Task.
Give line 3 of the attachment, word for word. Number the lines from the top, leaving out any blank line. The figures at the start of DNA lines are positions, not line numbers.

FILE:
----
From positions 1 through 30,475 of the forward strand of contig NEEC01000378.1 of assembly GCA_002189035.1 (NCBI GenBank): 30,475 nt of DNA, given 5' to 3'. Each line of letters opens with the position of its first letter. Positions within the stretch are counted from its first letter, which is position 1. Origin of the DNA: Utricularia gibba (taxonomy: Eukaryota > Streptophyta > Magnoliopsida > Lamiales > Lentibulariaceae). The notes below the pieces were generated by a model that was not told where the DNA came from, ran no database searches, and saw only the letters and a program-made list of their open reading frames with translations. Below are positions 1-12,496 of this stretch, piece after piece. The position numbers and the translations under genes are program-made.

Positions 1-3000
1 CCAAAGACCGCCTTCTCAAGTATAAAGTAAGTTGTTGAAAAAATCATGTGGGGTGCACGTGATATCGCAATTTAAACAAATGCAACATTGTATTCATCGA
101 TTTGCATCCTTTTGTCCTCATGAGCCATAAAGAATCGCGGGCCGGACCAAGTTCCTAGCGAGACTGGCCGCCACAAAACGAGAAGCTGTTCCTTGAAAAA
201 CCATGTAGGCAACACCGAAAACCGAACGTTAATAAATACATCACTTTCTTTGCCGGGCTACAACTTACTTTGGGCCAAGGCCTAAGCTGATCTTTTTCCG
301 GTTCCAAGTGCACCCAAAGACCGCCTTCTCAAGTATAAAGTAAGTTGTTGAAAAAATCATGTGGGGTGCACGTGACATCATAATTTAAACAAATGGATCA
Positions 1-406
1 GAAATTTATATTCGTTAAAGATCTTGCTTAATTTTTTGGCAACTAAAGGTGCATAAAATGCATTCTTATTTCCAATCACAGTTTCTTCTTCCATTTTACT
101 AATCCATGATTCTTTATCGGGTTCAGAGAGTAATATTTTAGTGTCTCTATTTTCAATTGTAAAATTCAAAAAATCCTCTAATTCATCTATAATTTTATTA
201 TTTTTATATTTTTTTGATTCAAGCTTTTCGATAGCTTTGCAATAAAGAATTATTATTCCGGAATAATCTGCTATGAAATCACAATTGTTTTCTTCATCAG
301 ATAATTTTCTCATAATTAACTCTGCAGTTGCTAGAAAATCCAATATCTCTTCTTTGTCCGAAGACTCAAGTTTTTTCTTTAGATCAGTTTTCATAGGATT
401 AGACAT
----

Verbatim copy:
1 CCAAAGACCGCCTTCTCAAGTATAAAGTAAGTTGTTGAAAAAATCATGTGGGGTGCACGTGATATCGCAATTTAAACAAATGCAACATTGTATTCATCGA